Before you consider jumping in with both feet on a sale, consider what you would do when you sell. What's your goal of selling? It sounds like it's to run from an imperfect house hack. I think figuring out where you want to go and creating a pathway to get there is really undervalued. As a newbie, I think it is very easy to get focussed on the systems of these sage investors because more often than not they can manage the volume as a result of their systems. Before you can create a system though, you need to know how to operate the system before you can handle volume in any capacity. Getting one call about a toilet is a lot better than getting 100 calls about toilets especially when you don't have a plumber (or aka team).
I think the real beauty of real estate is that everyone follows their own path. To me this means that there is a system of checks and balances that presents itself in your bank account. Is your current arrangement perfect? No, but learn what you're good at and figure out how you can capitalize on your skill set. In the meantime, if you're not happy in your current arrangement because you think you could be profiting more, find a property where you could achieve that and approach the seller with a subject to offer. Subject to referring to you selling your current residence. You're comfortable, but you want to be more comfortable. Don't put yourself in a stressful position and go shopping for a new house until you find something that you think could work.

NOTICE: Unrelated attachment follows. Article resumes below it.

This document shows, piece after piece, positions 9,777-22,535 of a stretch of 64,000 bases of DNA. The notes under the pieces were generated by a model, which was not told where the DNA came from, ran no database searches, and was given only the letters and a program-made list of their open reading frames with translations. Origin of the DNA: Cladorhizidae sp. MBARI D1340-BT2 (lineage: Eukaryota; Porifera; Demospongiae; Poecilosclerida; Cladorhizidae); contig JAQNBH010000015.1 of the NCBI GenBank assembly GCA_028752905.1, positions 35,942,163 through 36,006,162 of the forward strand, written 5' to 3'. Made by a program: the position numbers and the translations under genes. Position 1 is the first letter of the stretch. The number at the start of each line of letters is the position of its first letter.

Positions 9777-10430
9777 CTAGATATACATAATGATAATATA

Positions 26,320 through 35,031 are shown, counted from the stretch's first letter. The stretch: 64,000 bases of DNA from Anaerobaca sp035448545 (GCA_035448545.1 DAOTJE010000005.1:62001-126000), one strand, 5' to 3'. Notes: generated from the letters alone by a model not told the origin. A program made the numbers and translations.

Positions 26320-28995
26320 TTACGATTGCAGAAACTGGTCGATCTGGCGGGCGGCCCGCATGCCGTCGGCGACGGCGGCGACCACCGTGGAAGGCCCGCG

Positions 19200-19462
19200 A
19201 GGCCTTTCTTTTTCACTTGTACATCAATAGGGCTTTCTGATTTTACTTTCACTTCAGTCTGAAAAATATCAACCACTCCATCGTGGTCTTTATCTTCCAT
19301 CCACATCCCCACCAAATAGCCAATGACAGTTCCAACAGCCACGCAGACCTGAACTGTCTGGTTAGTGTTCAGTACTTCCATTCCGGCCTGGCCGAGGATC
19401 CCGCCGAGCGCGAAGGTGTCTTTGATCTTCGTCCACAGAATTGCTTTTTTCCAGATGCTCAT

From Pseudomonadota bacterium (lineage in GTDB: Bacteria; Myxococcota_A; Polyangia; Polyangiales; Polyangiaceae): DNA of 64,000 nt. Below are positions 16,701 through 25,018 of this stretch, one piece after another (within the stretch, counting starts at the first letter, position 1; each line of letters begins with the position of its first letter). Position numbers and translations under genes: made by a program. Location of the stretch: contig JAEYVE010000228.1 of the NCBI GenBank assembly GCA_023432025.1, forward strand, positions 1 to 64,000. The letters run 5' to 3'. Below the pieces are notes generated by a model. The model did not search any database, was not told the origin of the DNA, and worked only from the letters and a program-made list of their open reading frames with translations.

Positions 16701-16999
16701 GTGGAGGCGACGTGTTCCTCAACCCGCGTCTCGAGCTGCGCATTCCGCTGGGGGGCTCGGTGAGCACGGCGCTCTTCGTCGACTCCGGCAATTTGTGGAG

Sorry for a long winded response, but hopefully it helps.
Apologies if this may be a very amateurish answer, but I think your decision is dependent upon what next steps you plan to take. Right now you are only paying 280/mo (plus taxes and insurance) to live somewhere while having roommates pay into your equity. Will you be moving into an apartment where you could pay even less than that? If you can sell your property for more than you acquired then possibly 1031 it into a multifamily that you live in and reduce those living costs to 0 (or even make money!).
Not sure if this program is still around, but did you get the first time home buyers credit? If so there were stipulations on it. Back when I got it, I had to live in the home for 5 years or they would require me to pay it back.
If the home appraised for $263,000 back in May, don't assume a new roof and will appraise more. That is probably what the house is worth, unless you can prove it to be worth more. Add in closing costs, realtor fees, etc and you would most likely be selling and not making any money on it now.